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September 02, 2005
The female condom
has quite literally proved a lifesaver…and a thrill maker, writes Kate
It was hailed as the
biggest contraceptive revolution since the invention of the pill. "Johnny’s
had a sex change," went the publicity strap-line, and in the eight
months preceding its 1992 launch in Britain it had generated articles
in the press and TV and radio features. There was a 1 million pound advertising
campaign, which included a two-week neon-lit display on the famous Spectacolor
board in London’s Piccadilly Circus, and people queued outside pharmacies
to buy it. But 13 years on, British usage is so low that it registers
as 0%, according the National Office of Statistics’ report on Contraceptive
and Sexual Behaviour. How did the British fall so quickly out of love
with the Femidom?
The answer may be
that Britain never really loved it in the first place. The female condom
may have seemed a good idea to most modern, emancipated women in 1992.
But once they saw it up close – and tried using one – they weren’t so
keen. The Femidom is a baggy, seven-inch pre-lubricated polyurethane tube
designed to line the vagina. It looks like a cross between a pair of diaphragms
and a male condom that might have been used as a water bomb. It can’t
have helped that the Danish inventor, Dr. Lasse Hessel, originally intended
it to be used as an incontinence sheath.
such as "Is that an amoeba between your legs?" weren’t helpful
either. And let’s not forget the infamous "rustle", the noise
that the Femidom made during sex.
that it is precisely the female condom’s shape and modus operandi – as
well as its funny rustle – that have helped reverse its fortunes. It might
have not taken off in Britain, but in at least 80% of the 125 countries
where the condom is sold, it’s huge news.
By the late 1990s,
the product was in the hands of an American firm, the Female Health Company
(FHC), and business was so bleak that it was on the verge of throwing
in the towel. Then Mary Ann Leeper, the firm’s president, took the first
of two phone-calls that would change everything.
"It was a woman
called Anna, from Harlem, New York," recalls Leeper. "She said:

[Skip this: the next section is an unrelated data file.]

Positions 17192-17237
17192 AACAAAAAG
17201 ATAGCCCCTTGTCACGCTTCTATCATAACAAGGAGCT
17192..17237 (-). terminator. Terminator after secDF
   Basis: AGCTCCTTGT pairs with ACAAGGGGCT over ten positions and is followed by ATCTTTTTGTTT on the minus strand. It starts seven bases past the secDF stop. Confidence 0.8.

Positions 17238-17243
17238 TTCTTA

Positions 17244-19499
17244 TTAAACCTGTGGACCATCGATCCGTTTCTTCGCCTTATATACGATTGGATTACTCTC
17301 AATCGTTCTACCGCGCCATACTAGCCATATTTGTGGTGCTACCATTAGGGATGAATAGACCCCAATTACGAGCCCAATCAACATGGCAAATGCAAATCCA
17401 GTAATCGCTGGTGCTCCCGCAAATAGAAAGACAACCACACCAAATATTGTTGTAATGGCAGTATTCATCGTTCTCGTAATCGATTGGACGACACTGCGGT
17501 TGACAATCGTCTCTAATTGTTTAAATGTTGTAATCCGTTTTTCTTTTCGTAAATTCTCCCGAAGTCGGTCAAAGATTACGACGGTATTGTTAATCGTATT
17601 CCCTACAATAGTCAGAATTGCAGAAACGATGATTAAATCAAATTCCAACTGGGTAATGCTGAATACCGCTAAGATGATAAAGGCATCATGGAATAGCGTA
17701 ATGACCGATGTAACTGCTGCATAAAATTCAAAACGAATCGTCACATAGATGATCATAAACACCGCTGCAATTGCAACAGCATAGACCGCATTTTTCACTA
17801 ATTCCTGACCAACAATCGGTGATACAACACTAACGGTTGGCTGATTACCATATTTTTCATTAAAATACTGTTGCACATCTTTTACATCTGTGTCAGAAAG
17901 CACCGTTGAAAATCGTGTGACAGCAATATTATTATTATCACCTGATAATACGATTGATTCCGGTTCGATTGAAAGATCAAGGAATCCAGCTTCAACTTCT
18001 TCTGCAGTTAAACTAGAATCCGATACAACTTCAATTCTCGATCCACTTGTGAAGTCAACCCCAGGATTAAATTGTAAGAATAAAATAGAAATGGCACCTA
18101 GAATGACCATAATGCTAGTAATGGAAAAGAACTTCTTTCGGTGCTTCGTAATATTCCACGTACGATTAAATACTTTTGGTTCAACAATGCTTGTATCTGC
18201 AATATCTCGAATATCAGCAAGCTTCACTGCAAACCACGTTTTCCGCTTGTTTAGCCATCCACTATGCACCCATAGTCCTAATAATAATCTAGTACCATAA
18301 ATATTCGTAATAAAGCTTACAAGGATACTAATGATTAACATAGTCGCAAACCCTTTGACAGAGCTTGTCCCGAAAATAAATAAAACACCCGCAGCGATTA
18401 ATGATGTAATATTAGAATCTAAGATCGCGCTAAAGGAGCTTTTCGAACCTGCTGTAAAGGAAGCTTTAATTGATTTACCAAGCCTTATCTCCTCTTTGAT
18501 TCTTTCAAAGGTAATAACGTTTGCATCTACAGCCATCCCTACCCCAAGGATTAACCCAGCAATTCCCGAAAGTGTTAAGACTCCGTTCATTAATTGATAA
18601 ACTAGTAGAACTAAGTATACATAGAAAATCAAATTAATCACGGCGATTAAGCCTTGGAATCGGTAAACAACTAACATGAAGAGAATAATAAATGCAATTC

"I just called to thank you for this. If I asked the man I live with
to wear a male condom, he’d beat me up and throw me out. Me and my sisters,
we use this and we thank you greatly,"
The second call came
several months later, from a woman called Daisy at the Health Ministry
in Zimbabwe. "She told me that …she had a petition signed by 30 000
women wanting us to bring the female condom to Zimbabwe," says Leeper.
Sniggering at the
Femidom, it seemed, was a privilege only for those lucky enough to have
a choice about whether to sleep with a man who wouldn’t wear protection.
FHC subsequently struck a deal with the World Health Organisation to sell
the female condom at a discount to education programmes in more than 80
developing countries, mainly those hit hardest by Aids.
Its reception was
unprecedented. "It’s very hard to reverse negative preconceptions,"
says Anne Philpott, who worked for FHC, introducing the female condom
into sexual health programmes for three years until last February.
"But in Colombo,
Sri Lanka, where I was working with female sex workers, their clients
hadn’t heard of a female condom before. So there were no preconceptions,
and rather than saying, "This is a condom, this is going to protect
you," [the women) marketed it as a toy, allowing the client to insert
it – a real thrill, because seeing a vagina up close, or touching one,
is a huge taboo in Sri Lanka."
The design held a
further unexpected thrill, as the plastic ring inside rubs against the
tip of the penis during intercourse, intensifying the man’s orgasm. Subsequently
the prostitutes started charging more for sex with a female condom. Suddenly,
FHC had tapped into a whole new approach to marketing.
In Senegal, the condoms
are sold with noisy "bine bine" beads; an erotic accessory that
women wear around their hips. The rustle of the polyurethane during sex
is now associated with the clicking of the beads – and so, a turn-on.
In Zimbabwe, where
930 000 of the 1 600 000 adults infected with HIV are women, a new word
– kaytecyenza – has entered the vernacular to describe the "tickle"
created by the inner ring rubbing against the penis. Women too are gaining
extra pleasure from the condom.
In the developing
world, the FHC’s strategy is to raise the quantity of female condoms sold
from 10-million to 200-million – staggering when you consider that six
to nine billion male condoms were bought and distributed last year in
the developing world. As for the rest of the world, the issue now is money,
says Leeper, and the FHC is looking for a commercial partner "committed
to reproductive health".
With women accounting
for 47% of all people living with HIV globally, and British teenage pregnancy
and sexually transmitted infection rates soaring, it would be nice to
think that the Western world might take inspiration from the men of Sri
Lanka, and instead of an amoeba, start seeing in the female condom "a
beautiful, blooming lotus flower".
But that could take
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